In the current issue of Fanfare (magazine), Shai's #Impromptu recording is praised as a "lovely recital of intriguingly selected repertoire [that] joins Wosner's consistently strong discography. He's one of the most imaginative programmers around," the review continues, "and so far hasn't dropped a stitch." While you're on Amazon doing your #BlackFriday shopping, pick this one up if you haven't already: http://amzn.to/2jfg7JE
Berlin people, Boulez Répons next week #Boulezsaal #Boulezensemble
In a couple weeks, Shai is at #Rochester's Eastman Theatre with violinist and frequent duo partner Jennifer Koh for one of their acclaimed #BridgeToBeethoven programs, this one featuring Vijay Iyer's "Bridgetower Fantasy."
PHOTOS: Shai takes a bow after the sold out Princeton Symphony Orchestra performance on Sunday and also poses for a picture with Rossen Milanov at the reception. Courtesy of the PSO.
Random Thought About Music #347
Dear good people of the earth,
The work week has just started and if you are in NY the weather is miserable so here is something to, hopefully, cheer you up.
Do you remember the scene near the end of Mozart's The Marriage Of Figaro in which the Count asks the Countess for forgiveness for all his attempted shenanigans and she indeed forgives him? (https://www.youtube.com/watch?v=t2yrDWEoCpc)
"Countess, forgive me" he says repeatedly in Da Ponte's libretto and she replies that since she is more 'docile' than he is (and also more capable of forgiveness after he had refused to forgive his servants for setting him up) she can't help but say yes ("piu docile io sono, e dico di si").
But here's the thing...
In the libretto that's all there is to it. But if you pay attention, things are much more complicated. Mozart leaves the Count's musical phrase (as opposed to his actual words) unfinished, hanging in the air over 3 (!) fermatas, or full-stops. Then, he has the Countess pick up where her husband had left off, even using more or less the same rhythms but this time rounds off the musical phrase. In other words, while they each say something else in the dialogue, MUSICALLY speaking, she completes his sentence. The subtext, according to Herr Mozart, is that while she may say she is just being docile in forgiving her profoundly irritating husband the truth is that somewhere, she still loves him. And that the true source of forgiveness isn't docility but love. After all, what better sign is there for love than a couple that complete each other's sentences?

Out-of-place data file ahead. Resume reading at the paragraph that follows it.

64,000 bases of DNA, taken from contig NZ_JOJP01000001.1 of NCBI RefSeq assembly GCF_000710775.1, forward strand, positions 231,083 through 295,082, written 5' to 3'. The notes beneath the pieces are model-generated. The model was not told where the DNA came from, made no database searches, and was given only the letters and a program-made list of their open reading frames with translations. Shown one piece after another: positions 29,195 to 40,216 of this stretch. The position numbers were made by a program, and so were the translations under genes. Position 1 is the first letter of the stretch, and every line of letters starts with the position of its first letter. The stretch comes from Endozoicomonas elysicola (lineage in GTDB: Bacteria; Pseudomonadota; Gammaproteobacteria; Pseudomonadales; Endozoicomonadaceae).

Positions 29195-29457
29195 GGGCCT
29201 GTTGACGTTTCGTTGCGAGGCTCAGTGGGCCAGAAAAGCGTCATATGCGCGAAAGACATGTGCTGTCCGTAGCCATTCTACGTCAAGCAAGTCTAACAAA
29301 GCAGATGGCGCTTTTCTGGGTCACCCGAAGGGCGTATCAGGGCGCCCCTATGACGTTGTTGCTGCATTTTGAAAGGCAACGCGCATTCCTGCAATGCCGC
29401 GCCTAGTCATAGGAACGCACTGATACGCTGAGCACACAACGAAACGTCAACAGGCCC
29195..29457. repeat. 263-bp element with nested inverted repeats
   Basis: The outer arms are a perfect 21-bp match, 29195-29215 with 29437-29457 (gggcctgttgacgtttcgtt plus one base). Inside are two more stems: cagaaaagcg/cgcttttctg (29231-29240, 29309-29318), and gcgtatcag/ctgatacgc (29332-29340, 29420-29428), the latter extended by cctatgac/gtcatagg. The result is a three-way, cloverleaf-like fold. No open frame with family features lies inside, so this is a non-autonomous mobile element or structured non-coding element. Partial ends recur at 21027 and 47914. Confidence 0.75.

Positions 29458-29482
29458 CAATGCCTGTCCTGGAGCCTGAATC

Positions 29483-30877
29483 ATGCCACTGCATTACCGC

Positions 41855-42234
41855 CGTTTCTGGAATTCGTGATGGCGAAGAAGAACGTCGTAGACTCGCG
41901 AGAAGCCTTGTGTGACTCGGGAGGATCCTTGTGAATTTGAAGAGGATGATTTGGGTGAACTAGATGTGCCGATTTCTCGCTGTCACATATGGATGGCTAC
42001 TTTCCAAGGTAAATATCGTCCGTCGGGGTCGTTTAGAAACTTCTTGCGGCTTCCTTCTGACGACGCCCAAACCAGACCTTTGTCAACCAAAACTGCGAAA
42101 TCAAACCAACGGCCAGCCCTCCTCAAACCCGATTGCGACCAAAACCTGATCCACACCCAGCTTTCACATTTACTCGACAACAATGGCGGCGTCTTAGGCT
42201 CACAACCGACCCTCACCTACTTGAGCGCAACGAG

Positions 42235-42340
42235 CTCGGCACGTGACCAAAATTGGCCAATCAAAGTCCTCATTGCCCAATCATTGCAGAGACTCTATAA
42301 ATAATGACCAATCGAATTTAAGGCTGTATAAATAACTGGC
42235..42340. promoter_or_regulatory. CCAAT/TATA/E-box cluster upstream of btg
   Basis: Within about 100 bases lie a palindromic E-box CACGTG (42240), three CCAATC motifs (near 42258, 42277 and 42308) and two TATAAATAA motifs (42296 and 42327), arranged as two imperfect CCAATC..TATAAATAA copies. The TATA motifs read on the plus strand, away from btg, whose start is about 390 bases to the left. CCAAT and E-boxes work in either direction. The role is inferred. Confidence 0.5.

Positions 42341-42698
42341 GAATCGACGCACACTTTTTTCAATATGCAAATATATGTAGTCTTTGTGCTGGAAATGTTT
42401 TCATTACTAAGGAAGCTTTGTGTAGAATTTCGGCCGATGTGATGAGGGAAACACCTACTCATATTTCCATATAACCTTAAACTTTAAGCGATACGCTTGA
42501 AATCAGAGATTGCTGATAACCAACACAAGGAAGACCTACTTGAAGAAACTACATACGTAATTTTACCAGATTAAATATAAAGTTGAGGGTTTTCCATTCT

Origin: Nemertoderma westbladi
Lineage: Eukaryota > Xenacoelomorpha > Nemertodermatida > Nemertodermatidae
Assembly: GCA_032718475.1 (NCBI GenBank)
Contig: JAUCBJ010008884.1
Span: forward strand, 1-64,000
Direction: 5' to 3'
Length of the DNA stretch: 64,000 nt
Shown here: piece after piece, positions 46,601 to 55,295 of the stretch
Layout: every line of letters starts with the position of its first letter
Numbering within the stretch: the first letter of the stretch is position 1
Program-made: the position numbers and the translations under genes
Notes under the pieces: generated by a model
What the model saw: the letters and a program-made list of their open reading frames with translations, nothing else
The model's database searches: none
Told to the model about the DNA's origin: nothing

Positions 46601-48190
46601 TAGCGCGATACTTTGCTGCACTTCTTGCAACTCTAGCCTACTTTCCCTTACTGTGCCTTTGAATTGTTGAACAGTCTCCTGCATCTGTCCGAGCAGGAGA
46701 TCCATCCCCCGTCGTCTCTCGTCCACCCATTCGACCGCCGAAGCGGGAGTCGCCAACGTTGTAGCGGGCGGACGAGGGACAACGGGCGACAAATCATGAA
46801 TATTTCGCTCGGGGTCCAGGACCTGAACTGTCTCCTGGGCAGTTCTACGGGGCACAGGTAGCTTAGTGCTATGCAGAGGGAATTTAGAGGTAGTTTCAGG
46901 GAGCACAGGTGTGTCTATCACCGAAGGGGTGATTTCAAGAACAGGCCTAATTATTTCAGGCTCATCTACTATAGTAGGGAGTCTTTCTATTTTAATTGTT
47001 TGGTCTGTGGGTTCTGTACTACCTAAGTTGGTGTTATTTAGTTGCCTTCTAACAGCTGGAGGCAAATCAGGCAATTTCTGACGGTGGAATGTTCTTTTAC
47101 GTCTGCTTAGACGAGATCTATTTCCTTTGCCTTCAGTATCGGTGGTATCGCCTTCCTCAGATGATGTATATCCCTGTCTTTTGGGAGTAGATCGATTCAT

VIDEO: Shai (despite fighting a cold!) looks ahead to his #Mozart performance tomorrow with the Princeton Symphony Orchestra conducted by Rossen Milanov.
Don't miss Shai live with Classic Ross Amico on WWFM - The Classical Network this afternoon at 4pm ET! He'll be on the air to talk about his Mozart concerto performance Sunday with the Princeton Symphony Orchestra conducted by Rossen Milanov. Stream live via http://wwfm.org/#stream/0 and scroll below for more info/links about the concert.
"[Mozart's Piano Concerto No. 12 is] one in a string of concerto masterpieces that would cement his place in music history," said Shai to Central Jersey in advance of his Princeton Symphony performance on Sunday. "It is rather intimate, written for a small orchestra of mostly strings and in fact Mozart himself allowed for it to be performed also as a chamber piece for piano and string quartet. So it is, in a sense, a combination of the brilliance of dialogue that is typical of Mozart's concertos with tenderness and introspection of a more chamber work.” centraljersey.com
Shai is back from Japan and looking forward to performing #Mozart's Piano Concerto No. 12, K. 414 with the Princeton Symphony Orchestra, conducted by Rossen Milanov, a week from today! For a hint of Shai's dazzling way with the Mozart concertos, hear him on YouTube in the Presto from the "Jeunehomme" concerto, performed with The Chamber Orchestra of Philadelphia: https://youtu.be/iwGTuDb-1zo!
A spooky reminder for Shai's next U.S. concert (http://bit.ly/WosnerPrinceton), courtesy of Gilberto at the Princeton Symphony Orchestra!
Shai just performed the last of his chamber programs with violinist Veronika Eberle in Japan. Frequent collaborators, they also performed together over the summer at Beethovenfest Bonn, where they spoke on camera about the programming: https://youtu.be/_CB9YYmvCBs?t=1m55s. Shai's Japan tour concludes on Friday with a solo recital of Schubert sonatas.